The involvement of inflammation in cancer progression has been the subject of research for many years. Inflammatory milieu and immune response are associated with cancer progression and recurrence. In different types of tumors, growth and metastatic phenotype characterized by the epithelial mesenchymal transition (EMT) process, stemness, and angiogenesis, are increasingly associated with intrinsic or extrinsic inflammation. Among the inflammatory mediators, prostaglandin E2 (PGE2) supports epithelial tumor aggressiveness by several mechanisms, including growth promotion, escape from apoptosis, transactivation of tyrosine kinase growth factor receptors, and induction of angiogenesis. Moreover, PGE2 is an important player in the tumor microenvironment, where it suppresses antitumor immunity and regulates tumor immune evasion, leading to increased tumoral progression. In this review, we describe the current knowledge on the pro-tumoral activity of PGE2 focusing on its role in cancer progression and in the regulation of the tumor microenvironment.
    Keywords:  EP receptor; angiogenesis; cancer-related inflammation; immunosuppression; metastasis; prostaglandin E2; tumor inflammation; tumor microenvironment
  6. Thyroid. 2020 Nov 30.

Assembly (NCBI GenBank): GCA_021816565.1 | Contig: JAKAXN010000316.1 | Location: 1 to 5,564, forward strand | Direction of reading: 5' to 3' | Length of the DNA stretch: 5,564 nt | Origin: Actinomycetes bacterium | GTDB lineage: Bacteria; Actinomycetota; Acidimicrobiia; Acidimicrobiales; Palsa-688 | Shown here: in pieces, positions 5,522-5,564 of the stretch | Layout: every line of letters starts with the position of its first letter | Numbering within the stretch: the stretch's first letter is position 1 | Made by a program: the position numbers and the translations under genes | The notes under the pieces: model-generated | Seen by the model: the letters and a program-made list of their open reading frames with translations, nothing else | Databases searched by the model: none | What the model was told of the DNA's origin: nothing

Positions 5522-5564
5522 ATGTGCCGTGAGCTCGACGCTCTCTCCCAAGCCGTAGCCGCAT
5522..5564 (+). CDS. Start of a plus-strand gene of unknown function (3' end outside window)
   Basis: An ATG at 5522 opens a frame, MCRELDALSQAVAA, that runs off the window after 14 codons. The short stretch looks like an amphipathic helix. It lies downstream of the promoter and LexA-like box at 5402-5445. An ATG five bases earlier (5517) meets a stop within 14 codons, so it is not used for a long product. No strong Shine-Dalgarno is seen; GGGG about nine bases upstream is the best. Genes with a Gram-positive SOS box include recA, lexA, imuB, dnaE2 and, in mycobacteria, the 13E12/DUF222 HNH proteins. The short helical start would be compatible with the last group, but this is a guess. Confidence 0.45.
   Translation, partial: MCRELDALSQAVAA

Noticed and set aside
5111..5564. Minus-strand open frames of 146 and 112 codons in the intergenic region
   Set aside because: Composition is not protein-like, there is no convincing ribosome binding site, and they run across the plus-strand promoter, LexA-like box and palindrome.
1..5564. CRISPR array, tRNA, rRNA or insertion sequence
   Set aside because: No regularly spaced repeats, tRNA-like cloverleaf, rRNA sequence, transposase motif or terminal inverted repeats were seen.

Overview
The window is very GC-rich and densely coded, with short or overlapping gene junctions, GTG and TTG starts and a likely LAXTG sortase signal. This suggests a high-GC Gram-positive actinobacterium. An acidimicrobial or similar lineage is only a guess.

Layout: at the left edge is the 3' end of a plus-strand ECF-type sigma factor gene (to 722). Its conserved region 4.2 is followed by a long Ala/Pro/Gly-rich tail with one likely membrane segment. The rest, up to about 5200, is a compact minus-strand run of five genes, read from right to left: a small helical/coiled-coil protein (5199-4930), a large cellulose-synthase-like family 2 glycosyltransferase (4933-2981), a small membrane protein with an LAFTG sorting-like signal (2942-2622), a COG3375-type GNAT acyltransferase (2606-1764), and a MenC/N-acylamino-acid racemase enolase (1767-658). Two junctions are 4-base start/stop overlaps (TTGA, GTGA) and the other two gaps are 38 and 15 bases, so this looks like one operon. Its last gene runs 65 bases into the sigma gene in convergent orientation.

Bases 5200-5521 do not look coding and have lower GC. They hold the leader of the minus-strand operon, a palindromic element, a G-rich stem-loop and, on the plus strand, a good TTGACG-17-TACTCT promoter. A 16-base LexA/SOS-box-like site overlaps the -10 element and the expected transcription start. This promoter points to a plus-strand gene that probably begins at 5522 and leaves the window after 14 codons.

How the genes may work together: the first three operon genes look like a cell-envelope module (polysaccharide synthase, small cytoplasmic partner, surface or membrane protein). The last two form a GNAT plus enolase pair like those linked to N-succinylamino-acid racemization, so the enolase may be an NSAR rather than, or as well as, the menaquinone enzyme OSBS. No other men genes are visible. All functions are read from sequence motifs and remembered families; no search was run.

BACKGROUND: Mitochondrial stress is known to activate the mitochondrial unfolded protein response (UPRmt). The UPRmt results in the secretion of mitochondrial cytokines (mitokines), which can promote a hormetic response cell-nonautonomously, and has been reported to be pro-tumorigenic. Growth differentiation factor 15 (GDF15) is a well-characterized mitokine which is reported to have a mitohormetic effect. Thus, we investigated whether GDF15 induction could prime a subpopulation of thyroid cancer cells to provide invasive advantages.METHODS: The UPRmt, including mitokine expression, was assessed in the context of thyroid cancer in vitro and in vivo. GDF15 expression in 266 patients with papillary thyroid carcinoma (PTC) was determined by immunohistochemistry. The serum levels of GDF15 were measured in healthy subjects and PTC patients. In addition, our own and The Cancer Genome Atlas (TCGA) data were analyzed to observe the expression of GDF15 in thyroid cancers. The role of GDF15 in tumor aggressiveness was investigated by observing the effects of GDF15 knock-down in BCPAP, TPC-1, 8505C, and FRO cells.
    RESULTS: Pharmacological inhibition of mitochondrial oxidative phosphorylation function in thyroid cancer cells robustly increased GDF15 expression. The expression of GDF15 was associated with activation of the mitochondrial integrated stress response pathway in PTC patients. Circulating GDF15 levels were significantly higher in PTC patients than in the controls, and tumor expression of GDF15 was related to tumor aggressiveness. In vitro and in vivo knockdown of GDF15 in a thyroid cancer model showed decreased viability, migration, and invasion compared with the control cells via regulation of STAT3.
    CONCLUSIONS: Here we demonstrated that GDF15 is a mitokine induced by thyroid cancer cells upon mitochondrial stress. GDF15-induced STAT3 activation determined tumor progression in thyroid cancer. The GDF15-STAT3 signaling axis may be a target for controlling the aggressiveness of thyroid cancer.